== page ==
Once you are feeling more comfortable with this type of experience, you can use it as a mental image for what you want some of your paper-reading experiences to be like.

    Of course, not all your paper-reading experiences need to be like this.

  • Join, or organize, a journal club for students, where each week someone presents a paper he read and liked. As you are preparing for your turn, you'll want to skim through a nice stack of articles to narrow the field. When you've got a short list, then you can read for more detail, in preparation for making your final choice, and for preparing your presentation.
  • There's a technique from psychology you can try if you're still having trouble: Pick up a paper you are interested in reading. On a page of a notebook, write today's date on the first line. Start reading. When you get to the first equation that's not immediately obvious to you, write down a number between 0 and 7 to the right of the date, on the same line. 0 means you have NO urge to verify that equation for your own satisfaction. 7 means you have the MAXIMUM urge to verify. Now keep reading, without verifying. After an interval, write down your new measure of your urge. Keep reading. Keep taking your "pulse" every so often. You might see your number increase initially, and then start to decline. You may stop measuring when it has stabilized at zero.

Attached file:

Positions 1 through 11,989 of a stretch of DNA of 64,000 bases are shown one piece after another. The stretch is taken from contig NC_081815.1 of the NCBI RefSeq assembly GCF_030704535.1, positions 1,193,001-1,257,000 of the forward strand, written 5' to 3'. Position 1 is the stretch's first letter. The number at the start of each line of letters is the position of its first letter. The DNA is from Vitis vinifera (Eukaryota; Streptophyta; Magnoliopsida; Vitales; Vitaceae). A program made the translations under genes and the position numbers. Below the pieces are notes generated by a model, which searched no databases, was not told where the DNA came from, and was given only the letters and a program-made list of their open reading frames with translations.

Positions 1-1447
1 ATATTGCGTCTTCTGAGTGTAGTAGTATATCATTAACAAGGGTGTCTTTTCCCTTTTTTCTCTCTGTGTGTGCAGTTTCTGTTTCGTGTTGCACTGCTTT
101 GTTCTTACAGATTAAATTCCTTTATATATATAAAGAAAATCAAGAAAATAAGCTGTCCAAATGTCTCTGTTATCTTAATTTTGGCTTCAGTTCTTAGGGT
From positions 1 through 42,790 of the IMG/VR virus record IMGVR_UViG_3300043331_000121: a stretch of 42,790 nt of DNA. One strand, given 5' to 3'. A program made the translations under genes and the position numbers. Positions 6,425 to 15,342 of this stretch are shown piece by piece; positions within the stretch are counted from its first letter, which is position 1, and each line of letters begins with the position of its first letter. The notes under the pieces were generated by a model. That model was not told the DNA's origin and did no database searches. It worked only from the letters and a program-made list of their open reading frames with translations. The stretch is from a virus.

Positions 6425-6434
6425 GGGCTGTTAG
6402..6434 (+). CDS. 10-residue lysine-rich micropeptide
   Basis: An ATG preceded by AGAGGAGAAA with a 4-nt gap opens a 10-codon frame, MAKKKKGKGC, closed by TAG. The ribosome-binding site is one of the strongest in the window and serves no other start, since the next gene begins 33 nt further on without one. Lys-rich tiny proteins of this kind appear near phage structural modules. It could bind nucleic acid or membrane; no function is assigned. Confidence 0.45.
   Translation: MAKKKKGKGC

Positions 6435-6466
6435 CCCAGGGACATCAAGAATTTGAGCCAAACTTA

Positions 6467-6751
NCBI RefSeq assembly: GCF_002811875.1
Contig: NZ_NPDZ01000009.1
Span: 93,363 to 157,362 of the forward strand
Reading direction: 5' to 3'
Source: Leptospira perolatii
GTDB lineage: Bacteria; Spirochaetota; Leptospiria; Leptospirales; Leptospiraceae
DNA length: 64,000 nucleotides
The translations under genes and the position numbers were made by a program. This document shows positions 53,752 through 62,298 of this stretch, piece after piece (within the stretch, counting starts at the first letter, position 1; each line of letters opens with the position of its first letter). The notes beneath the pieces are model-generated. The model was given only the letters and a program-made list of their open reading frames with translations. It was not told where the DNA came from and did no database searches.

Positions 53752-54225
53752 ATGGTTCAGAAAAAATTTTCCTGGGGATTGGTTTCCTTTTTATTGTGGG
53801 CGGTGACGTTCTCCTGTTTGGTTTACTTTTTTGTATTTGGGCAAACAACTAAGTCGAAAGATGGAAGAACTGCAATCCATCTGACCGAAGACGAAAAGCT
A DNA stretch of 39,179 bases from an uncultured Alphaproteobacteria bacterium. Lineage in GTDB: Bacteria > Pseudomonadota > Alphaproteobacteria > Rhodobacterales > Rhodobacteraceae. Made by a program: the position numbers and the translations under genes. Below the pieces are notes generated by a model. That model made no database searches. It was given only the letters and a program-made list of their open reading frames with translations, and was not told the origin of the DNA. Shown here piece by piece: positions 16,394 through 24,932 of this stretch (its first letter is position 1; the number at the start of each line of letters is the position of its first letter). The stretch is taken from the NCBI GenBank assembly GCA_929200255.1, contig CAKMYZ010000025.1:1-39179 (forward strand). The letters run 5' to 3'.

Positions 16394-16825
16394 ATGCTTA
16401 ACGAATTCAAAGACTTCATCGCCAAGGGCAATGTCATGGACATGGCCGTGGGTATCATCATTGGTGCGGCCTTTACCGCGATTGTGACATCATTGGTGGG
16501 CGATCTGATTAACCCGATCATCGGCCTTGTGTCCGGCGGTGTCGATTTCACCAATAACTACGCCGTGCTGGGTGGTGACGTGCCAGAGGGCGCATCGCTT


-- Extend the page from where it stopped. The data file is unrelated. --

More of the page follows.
If continuing to read the paper is very painful, you can set it aside and do something else, such as listen to music.

    You can aim to do this exercise once or twice a day. Probably after one or two weeks you'll find that you're able to choose when you want to verify a step and when you are okay with skimming that bit, reading ahead, and possibly coming back later to verify.